With the Presidential Election campaigns coming to an end in a few days, most Sri Lankans who are not yet decided on their voting preferences have become baffled. They are in a quandary trying to make up their minds as to whom they are going to vote for. The country is awash in campaign promises as politicians press to get voters’ attention while each campaigner promising to cure all the ills of society, if he is elected.
One of these voters asked me whether there is any proven scientific way to choose the right person out of the 35 contestants. I moved the same question to a retired university don who is both highly qualified in political science and had a wide long practical experience in the related field.
He replied, “There are no such proven formulae. But I may be able to give some guidelines which might help any voter not affiliated to any party to get an idea whom to select the most suitable candidate while keeping up to his own views and opinions.”
He added, “A growing body of evidence has shown that most Sri Lankans’ voting behaviour is governed by unconscious emotions and very little by rationality. In circumstances where reason is at odds with subjective taste, it is the latter that carries the day. Such biases tend to cause these voters to make bad political decisions”.
The sharp politicians take full advantage of these flawed patterns of thinking and apply the corresponding political manipulation techniques. The final outcome would be that corrupt politicians get into power.
In Sri Lanka, we experience a close relationship between voters and corrupt politicians and encounter a widely observed paradox: unpopular corruption but popular corrupt politicians. Why would the voters support corrupt politicians quite knowingly that their collective action would create adverse effects in the country?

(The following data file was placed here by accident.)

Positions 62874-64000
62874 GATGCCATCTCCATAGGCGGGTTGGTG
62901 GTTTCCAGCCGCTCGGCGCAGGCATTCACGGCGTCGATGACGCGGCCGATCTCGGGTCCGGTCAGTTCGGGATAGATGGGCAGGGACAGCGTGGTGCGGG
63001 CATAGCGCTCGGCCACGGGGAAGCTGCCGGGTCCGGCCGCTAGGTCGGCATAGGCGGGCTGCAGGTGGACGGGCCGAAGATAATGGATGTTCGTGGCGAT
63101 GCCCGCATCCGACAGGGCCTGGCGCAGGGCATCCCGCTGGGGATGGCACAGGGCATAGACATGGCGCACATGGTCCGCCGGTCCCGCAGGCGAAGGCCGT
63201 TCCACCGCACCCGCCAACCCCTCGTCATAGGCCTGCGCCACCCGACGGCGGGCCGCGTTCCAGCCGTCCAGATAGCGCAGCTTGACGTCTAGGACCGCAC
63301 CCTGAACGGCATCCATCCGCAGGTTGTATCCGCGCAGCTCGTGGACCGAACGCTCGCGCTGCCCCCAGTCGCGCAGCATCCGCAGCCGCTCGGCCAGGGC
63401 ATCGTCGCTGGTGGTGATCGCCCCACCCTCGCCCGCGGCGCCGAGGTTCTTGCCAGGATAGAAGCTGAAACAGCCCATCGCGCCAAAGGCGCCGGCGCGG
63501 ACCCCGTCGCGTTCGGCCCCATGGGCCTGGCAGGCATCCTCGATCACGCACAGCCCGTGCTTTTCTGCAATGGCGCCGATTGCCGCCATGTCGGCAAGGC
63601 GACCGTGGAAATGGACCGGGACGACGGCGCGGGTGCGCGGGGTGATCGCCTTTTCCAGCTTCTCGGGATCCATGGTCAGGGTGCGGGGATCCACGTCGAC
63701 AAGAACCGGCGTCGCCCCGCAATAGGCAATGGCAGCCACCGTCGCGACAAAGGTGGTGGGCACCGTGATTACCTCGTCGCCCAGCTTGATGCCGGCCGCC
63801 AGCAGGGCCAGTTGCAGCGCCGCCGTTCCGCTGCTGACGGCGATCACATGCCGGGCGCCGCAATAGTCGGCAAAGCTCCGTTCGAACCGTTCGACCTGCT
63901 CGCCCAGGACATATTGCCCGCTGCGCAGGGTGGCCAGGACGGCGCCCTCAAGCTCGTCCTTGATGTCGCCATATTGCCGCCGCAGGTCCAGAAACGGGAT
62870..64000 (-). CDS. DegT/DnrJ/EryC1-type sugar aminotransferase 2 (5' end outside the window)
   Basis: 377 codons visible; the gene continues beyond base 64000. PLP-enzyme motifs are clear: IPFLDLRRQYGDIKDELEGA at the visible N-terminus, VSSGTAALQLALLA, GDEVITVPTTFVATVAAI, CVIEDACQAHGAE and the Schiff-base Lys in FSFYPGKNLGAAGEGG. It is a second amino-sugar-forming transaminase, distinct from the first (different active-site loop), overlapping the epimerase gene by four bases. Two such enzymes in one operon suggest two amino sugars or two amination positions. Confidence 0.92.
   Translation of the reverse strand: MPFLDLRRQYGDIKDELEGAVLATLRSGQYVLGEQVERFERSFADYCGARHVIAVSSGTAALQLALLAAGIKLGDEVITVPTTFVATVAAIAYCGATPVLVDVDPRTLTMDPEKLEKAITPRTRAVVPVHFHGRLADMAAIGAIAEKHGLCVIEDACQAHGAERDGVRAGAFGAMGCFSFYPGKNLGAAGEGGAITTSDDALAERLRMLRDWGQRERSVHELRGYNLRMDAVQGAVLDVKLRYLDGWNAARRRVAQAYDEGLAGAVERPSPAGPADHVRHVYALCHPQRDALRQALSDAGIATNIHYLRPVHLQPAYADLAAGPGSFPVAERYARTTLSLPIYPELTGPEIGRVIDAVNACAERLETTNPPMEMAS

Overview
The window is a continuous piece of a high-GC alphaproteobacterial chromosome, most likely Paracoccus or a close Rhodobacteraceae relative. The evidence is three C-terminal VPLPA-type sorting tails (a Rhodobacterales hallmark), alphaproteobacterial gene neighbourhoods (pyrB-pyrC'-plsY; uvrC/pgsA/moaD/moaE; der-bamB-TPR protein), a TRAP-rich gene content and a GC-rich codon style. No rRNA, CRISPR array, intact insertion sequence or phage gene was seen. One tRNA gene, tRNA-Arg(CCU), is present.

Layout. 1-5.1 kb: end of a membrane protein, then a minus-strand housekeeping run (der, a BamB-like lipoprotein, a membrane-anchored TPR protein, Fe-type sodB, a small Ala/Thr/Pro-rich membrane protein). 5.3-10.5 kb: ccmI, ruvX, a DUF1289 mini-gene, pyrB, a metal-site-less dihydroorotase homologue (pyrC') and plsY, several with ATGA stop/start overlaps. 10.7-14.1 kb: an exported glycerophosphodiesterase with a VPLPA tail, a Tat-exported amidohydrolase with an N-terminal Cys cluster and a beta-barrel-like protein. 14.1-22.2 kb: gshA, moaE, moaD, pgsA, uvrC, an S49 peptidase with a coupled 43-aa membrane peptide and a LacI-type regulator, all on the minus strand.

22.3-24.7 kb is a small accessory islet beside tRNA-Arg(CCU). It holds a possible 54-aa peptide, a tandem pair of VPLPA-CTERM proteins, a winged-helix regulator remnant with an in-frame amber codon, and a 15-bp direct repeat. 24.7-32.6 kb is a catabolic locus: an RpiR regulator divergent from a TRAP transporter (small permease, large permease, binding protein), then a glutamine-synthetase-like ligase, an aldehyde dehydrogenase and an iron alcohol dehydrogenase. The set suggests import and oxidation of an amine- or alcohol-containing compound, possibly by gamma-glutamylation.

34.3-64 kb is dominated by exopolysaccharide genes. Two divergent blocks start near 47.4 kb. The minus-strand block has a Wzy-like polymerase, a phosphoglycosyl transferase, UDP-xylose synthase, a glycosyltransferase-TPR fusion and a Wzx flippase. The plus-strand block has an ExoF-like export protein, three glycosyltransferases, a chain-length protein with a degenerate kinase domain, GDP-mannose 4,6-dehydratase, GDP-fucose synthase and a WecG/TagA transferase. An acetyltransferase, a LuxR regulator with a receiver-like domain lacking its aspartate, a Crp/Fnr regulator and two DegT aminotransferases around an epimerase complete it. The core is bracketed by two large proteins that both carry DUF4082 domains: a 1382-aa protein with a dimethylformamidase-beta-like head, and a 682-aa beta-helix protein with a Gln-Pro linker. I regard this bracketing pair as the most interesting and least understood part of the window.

Is the reason, the lack of right information? Or do the voters would willingly condone corruption? Unfortunately, this question has not been widely studied in Sri Lanka. Some leaders believe that voters are more lenient towards corrupt politicians when they are offered material benefits in return for their vote as part of a clientele exchange.
Perhaps the favourite explanation fir this action relates to “weak party systems.” When party leaders knowingly select corrupt people as candidates, the voters are left over with little choice in election. Undoubtedly an empirical link between weak party systems and corruption can be observed, but precisely what this link is and why it exists is less clear.
On the other hand, the answer to the question shows that the representative democracy that we enjoy today is not a palliative to prevent corrupt politicians. To arrive at a right answer, we may require deep political changes that go far beyond the administrative reforms of the “good governance” variety.
There are also theories that we vote according to social class, tribal loyalties to a partisan affiliation or because of strong ideological beliefs. The corruption or inefficiency do not come into this list. It could simply be a matter of self-interest - that we’ll be safer and “better off” with one party’s policies over another.
The conventional wisdom, both in the popular and scholarly literature, is that some voters vote for corrupt politicians due to lack of knowledge. If you are one of them and clueless how to make an unbiased decision, the university Don’s six tips might be useful.
(1) Decide what you are looking for in a candidate. Candidates can be judged in two ways: (a) the positions they take on issues and (b) the leadership qualities and experience they would bring to office. Both are important. When you consider issues, think about community or national problems that you want him to address. For example, you may be interested in the threat of terrorist attacks. His answer that he would not allow it to happen is not a good answer. You need to know how.